Time to Launch U.S.-Taiwan Free Trade Negotiations

COMMENTARY Asia

Time to Launch U.S.-Taiwan Free Trade Negotiations

Aug 28th, 2020 3 min read

Commentary By

Anthony B. Kim @akfreedom

Research Manager and Editor of the Index of Economic Freedom

Walter Lohman @WalterLohman

Director, Asian Studies Center

Taiwan President Tsai Ing-wen expressed her desire this week for her country to reach a bilateral trade agreement with the United States. SOPA Images / Contributor / Getty Images

Key Takeaways

The Trump administration should announce an intention to reach a free trade agreement with Taiwan.

Starting the negotiation process not only would strengthen the U.S. partnership with Taiwan but advance America’s strategic vision in the Indo-Pacific region.

Now it is time for America to act by starting the formal process of institutionalizing free trade with Taiwan.

Taiwan has long been a steadfast partner to America. Today, it took a major step that will move the U.S.-Taiwan relationship forward and could help create new opportunities for the island nation to maintain its autonomy in the face of Chinese pressure.

Taiwan’s President Tsai Ing-wen unilaterally addressed American complaints over market access for beef and pork imports, which has long been a major complaint of the U.S. government and a barrier to establishing a free trade agreement with America.

By addressing these complains. Tsai has removed the substantive obstacles to starting free trade negotiations with the U.S.

This was not easy for Tsai’s government to do—as amply demonstrated by the lack of action on it for several years. The U.S. should reciprocate her bold action: The Trump administration should announce an intention to reach a free trade agreement with Taiwan.

Taiwan is important to the U.S., and not just as a market. As a recent Wall Street Journal editorial pointed out:

[T]he nature of America’s commitment to the island ought to make more than a passing appearance [in 2020]. … Taiwan’s importance to America’s Pacific alliances has long been recognized. Beyond traditional grand strategy, Taiwan now has a special significance because of its technological prowess.

To their credit, both the Trump administration and Congress have indicated strong support for Taiwan. Most recently, Health and Human Services Secretary Alex Azar visited Taipei, which the editorial board of the Wall Street Journal described as “a rare and politically significant show of cabinet-level support.”

The visit was a timely gesture of renewed support for one of America’s most willing and capable partners in the Indo-Pacific region, underscoring that Taiwan’s success against the coronavirus could spur greater U.S.-Taiwan cooperation.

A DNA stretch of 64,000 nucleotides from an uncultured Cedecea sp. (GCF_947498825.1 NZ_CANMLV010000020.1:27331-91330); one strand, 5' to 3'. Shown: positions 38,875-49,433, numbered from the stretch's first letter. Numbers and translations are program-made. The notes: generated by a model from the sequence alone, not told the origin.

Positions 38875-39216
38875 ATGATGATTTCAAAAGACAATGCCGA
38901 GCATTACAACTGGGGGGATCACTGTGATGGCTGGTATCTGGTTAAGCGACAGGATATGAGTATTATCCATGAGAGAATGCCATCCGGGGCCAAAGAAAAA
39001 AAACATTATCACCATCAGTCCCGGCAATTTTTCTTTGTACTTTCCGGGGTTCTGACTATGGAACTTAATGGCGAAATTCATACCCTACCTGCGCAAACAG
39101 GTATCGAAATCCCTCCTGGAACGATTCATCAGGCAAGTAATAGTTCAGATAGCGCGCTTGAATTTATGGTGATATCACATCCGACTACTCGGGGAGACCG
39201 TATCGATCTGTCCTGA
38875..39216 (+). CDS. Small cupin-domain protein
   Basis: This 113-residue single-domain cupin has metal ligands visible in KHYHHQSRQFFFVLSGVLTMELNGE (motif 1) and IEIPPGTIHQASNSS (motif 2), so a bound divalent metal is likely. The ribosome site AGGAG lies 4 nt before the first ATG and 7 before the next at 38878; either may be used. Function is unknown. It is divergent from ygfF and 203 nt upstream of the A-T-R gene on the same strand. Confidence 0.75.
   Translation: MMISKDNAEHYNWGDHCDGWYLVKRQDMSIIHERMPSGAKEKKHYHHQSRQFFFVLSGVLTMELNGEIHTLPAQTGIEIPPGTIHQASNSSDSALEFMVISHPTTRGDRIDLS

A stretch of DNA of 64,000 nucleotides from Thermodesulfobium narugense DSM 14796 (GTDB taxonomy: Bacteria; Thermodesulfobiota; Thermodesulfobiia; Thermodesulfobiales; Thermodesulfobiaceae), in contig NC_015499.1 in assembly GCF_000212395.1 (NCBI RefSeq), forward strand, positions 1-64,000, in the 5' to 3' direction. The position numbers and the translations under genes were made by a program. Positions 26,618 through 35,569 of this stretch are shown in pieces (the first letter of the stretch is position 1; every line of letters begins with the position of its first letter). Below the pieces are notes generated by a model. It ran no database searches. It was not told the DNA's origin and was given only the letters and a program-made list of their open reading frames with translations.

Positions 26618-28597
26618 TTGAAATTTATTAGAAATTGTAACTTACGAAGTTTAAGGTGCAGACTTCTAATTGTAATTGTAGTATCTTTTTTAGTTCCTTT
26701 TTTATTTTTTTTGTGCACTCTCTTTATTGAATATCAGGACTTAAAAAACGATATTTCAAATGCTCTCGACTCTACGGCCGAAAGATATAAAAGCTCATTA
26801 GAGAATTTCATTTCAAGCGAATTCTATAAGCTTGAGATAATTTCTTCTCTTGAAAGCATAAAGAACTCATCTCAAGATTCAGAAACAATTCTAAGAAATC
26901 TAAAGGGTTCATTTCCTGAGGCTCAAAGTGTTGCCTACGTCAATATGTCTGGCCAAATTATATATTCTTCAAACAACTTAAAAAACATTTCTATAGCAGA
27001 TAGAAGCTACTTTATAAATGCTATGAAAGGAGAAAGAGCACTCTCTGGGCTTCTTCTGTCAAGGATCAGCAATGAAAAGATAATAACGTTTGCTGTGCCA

It also emphasized the goodwill between the two nations formalized in the Taiwan Relations Act, which celebrated its 40th anniversary last year, and the six assurances President Ronald Reagan offered Taiwan concerning its security.

Indeed, in many profound and enduring ways, Taiwan and the United States have become partners that share a strong commitment to the values of democracy, the rule of law, and free markets. The relationship today is more constructive and forward-looking than ever.

However, more can and should be accomplished.

A liberalizing, bilateral trade and investment agreement is the logical next step for upgrading mutual trust and expanding economic interaction. Policy experts from both countries have long called for such an agreement.

Starting the negotiation process not only would strengthen the U.S. partnership with Taiwan but advance America’s strategic vision in the Indo-Pacific region.

In her recent virtual speech to Washington policymakers, Tsai—who won reelection to a second term in January—highlighted security, diplomatic, and economic challenges that confront Taiwan in her second term. 

In a strategic effort to deepen the island democracy’s partnership with Washington and resist pressure from Beijing, Tsai emphasized that launching bilateral trade negotiations with Washington would be among her second-term priorities. She underlined that “we must be clear-eyed on how we can move forward,” signaling a willingness to overcome any differences.

To Washington’s credit, the U.S. National Security Council and the State Department have been pressing for free-trade talks with Taiwan amid escalating U.S.-China tensions over trade, technological competition, global influence, and other issues.

In her speech, Tsai said:

I believe that the people of Taiwan can see the value and wisdom in building closer economic relations with the U.S. … And conversely we hope that the U.S. recognizes the broader strategic implications such an agreement would undoubtedly have.

The hold-up has been the Office of the United States Trade Representative.

Writing to Sen. John Cornyn, R-Texas., Trade Representative Robert Lighthizer cited what he called the longstanding trade barriers that restrict market access for U.S. beef and pork products in Taiwan, despite previous commitments by Taiwan to fix these problems. “Resolving these issues will be critical to deepening our trade and investment relationship with Taiwan,” Lighthizer said.

Tsai has checked that box. Now it is time for America to act by starting the formal process of institutionalizing free trade with Taiwan.

This piece originally appeared in The Daily Signal